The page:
To summarize, Role-based access will control authorization based on who you are (e.g., user, administrator, human resources manager).
Rule-based access will control authorization based on conditions other than who you are (e.g., time of day, location, type of device).
Here is a brief detail of both the types of Access Controls
Role-based Access Control (RBAC):
RBAC largely eliminates discretion when providing access to objects. Instead, administrators or automated systems place subjects into roles. Subjects receive only the rights and permissions assigned to those roles. RBAC uses a centrally administered set of controls to determine how subjects and objects interact. When an employee changes jobs, all previous access is removed, and the rights and permissions of the new role are assigned. RBAC enforces static constraints based on a user’s role. It is the best system for an organization that has high turnover.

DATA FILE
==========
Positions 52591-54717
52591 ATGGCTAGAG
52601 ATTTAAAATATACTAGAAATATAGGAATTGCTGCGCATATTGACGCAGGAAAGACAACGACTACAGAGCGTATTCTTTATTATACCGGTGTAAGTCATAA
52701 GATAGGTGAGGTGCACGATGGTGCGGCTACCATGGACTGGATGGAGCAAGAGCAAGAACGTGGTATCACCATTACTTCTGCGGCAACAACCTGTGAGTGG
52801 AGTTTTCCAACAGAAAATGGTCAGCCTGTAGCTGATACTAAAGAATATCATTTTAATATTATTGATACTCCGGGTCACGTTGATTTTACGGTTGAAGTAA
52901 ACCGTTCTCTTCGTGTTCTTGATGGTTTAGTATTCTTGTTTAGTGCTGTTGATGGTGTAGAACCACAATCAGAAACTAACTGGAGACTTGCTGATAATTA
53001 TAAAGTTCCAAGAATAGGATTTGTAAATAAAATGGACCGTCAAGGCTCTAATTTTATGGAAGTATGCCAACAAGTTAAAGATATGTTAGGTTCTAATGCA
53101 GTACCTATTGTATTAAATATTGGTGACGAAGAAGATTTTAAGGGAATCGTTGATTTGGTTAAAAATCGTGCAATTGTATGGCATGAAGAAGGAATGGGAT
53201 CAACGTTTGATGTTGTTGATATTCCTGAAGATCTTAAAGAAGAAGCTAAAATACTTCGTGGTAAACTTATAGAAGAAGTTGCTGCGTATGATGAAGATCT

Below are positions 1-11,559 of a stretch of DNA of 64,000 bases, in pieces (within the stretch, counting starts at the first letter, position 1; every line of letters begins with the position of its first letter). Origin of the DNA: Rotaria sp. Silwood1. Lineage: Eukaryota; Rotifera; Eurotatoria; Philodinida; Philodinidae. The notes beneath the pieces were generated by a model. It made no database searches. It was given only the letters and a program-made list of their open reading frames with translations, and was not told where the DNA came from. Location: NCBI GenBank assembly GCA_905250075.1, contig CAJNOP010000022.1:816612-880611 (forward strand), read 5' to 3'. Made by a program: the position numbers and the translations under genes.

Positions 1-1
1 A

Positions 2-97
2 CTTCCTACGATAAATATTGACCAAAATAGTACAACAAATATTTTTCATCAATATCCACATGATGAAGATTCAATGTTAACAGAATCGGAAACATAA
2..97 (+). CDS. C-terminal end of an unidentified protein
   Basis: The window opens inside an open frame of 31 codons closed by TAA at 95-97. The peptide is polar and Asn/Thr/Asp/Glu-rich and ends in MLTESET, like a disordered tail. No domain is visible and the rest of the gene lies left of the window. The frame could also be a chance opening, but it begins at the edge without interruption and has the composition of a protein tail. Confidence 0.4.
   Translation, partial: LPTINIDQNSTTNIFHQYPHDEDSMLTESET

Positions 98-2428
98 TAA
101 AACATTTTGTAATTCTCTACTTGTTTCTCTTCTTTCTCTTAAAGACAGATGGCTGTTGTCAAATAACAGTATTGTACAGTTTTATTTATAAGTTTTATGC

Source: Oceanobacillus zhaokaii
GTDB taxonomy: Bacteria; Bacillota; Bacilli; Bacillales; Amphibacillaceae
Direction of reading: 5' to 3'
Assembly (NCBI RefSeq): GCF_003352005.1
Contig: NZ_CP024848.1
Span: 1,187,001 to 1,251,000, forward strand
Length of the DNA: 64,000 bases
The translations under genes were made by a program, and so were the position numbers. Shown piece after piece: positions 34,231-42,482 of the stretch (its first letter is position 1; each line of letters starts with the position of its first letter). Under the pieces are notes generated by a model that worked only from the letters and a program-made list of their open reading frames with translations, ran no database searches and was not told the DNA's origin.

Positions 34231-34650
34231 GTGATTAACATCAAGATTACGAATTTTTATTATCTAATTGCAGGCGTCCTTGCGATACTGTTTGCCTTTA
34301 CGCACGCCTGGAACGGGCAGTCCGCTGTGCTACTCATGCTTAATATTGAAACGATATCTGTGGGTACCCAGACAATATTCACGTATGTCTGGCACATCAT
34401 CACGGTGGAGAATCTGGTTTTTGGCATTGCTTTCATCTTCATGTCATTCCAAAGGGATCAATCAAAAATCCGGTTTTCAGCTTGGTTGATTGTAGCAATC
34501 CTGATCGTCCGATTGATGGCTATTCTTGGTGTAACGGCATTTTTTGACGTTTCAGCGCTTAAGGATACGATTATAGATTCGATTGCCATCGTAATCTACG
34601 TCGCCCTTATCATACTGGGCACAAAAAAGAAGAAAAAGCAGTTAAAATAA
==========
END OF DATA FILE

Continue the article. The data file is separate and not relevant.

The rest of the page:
Rules-based Access Control (RAC):
RAC takes into account the data affected, the identity attempting to perform a task, and other triggers governed by business rules. RAC uses specific rules that indicate what can and cannot happen between a subject and an object. A manager, for example, has the ability to approve his/her employees’ hours worked. However, when s/he attempts to approve his/her own hours, a rule built into the application compares the employee record and the user, sees they are the same, and temporarily removes approval privilege. It is not necessarily identity based. of the new role are assigned. RBAC enforces static constraints based on a user’s role. It is the best system for an organization that has high turnover.